For our July story, "The Year of the Pastry Chef," we had the honor of featuring some incredible desserts from some of the country's best pastry minds, including Christy Timon and Abram Faber of Clear Flour Bread in Cambridge, Massachusetts, who gave us the recipe for their amazing airy baked doughnuts. A model professional baking recipe, it used baker's percentages and required an accurate scale and instant yeast, two things that aren't often found in home kitchens, but make for more reliable results. In the magazine, we adapted the doughnuts for home cooks, swapping in easier-to-find active dry yeast, scaling back the portions, and converting weights to cup measures, but Timon and Faber were rightfully concerned that our version wouldn't be as fail-safe. We think we came pretty close, but were we right? For the sake of comparison (and for those who prefer scales), the bakery's original recipe comes after the jump. Which would you rather use?
© Courtesy of the Cake Committee
ceramicist Peter Ting
is also one of the most obsessive bakers I know. Looking for an excuse to indulge his baking passion and give back, he started a group in London called the Cake Committee
, which hosts what I like to think of as grown-up bake sales. Members bring their best homemade sweets, mostly cakes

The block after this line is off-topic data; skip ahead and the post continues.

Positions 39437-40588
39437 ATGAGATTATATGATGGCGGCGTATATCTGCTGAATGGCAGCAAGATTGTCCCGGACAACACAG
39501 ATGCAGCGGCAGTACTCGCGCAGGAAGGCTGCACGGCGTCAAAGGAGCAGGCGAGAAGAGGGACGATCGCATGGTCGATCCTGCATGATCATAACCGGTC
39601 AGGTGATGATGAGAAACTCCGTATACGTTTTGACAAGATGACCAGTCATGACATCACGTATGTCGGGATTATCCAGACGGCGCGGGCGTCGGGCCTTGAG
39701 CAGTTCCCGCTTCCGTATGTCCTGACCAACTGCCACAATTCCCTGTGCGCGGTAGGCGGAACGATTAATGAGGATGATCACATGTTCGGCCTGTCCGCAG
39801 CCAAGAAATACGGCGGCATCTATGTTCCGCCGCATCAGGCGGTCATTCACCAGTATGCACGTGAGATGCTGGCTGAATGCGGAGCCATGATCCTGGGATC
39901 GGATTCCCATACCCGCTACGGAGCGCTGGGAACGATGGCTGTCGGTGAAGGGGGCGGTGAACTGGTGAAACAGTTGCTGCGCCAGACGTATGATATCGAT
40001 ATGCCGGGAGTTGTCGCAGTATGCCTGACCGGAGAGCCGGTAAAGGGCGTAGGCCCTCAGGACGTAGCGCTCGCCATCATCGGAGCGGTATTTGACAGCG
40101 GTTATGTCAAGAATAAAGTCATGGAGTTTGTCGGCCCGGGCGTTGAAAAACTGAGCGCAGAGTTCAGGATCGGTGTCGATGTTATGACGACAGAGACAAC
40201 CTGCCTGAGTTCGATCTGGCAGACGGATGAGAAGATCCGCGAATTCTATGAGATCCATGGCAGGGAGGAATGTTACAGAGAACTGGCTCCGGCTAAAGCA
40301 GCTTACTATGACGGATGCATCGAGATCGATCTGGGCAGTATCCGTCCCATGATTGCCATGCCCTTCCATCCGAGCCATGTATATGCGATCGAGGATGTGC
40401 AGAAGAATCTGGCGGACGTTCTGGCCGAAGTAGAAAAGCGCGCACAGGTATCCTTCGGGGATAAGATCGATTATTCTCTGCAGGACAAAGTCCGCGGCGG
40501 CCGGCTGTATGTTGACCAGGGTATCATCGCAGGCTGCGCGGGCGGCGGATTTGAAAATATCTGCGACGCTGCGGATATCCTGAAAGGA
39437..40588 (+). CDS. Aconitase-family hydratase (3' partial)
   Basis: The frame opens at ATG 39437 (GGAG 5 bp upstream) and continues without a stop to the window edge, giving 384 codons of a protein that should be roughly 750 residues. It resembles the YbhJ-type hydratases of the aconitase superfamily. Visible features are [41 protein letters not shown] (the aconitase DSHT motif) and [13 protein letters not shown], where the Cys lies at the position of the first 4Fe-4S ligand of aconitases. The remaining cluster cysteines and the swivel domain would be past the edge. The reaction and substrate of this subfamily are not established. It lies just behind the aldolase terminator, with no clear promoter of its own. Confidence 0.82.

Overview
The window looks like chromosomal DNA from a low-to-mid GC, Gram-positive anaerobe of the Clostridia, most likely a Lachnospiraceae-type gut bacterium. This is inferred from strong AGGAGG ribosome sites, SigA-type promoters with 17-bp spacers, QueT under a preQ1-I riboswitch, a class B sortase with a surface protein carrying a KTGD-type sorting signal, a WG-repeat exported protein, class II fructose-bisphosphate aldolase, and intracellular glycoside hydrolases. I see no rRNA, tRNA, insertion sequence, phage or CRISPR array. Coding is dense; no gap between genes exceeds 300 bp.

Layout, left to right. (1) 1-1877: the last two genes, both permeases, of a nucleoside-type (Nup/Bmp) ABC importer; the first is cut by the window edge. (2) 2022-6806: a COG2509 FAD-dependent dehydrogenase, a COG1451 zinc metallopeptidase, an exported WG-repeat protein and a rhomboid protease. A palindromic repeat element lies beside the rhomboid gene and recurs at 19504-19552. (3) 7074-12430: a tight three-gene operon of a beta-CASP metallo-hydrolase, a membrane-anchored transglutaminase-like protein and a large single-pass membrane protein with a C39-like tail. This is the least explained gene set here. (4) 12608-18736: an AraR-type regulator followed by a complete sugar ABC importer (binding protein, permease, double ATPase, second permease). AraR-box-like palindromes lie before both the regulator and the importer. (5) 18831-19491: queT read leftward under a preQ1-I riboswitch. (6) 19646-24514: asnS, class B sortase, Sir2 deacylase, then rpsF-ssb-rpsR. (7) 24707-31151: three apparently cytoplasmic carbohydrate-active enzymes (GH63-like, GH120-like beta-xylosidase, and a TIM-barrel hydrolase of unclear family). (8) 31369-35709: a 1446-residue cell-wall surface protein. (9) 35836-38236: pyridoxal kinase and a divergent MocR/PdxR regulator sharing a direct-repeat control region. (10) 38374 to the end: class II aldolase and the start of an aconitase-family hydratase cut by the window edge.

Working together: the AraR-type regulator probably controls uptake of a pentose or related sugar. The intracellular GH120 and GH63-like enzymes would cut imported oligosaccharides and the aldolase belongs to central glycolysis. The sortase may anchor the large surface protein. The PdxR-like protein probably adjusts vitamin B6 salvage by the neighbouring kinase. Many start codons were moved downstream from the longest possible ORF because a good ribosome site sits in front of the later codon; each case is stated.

, and select a charity to donate the profits to. The cake sales have been such a success that Ting has helped set up committee chapters (he calls them “slices”) in Singapore, Maine and now New York City. The first meeting of the NYC chapter is tonight from 7 to 9 p.m. at the Maccarone Gallery
. The $20 entrance fee will be donated to the Friends of the French Culinary Institute
and the Lesbian, Gay, Bisexual and Transgender Community Center
. RSVP to firstname.lastname@example.org to eat cake for a cause.
© Scott Hove
Scott Hove's cakes bite back.
As a kid, I always loved to play with my food. But none of my creations ever came close to the wild food art that’s part of “Palate,” a new exhibition opening May 22 at L.A.’s Scion Gallery
. The title is a play on the artist’s palette and the tasting palate. It includes Jeff Vespa’s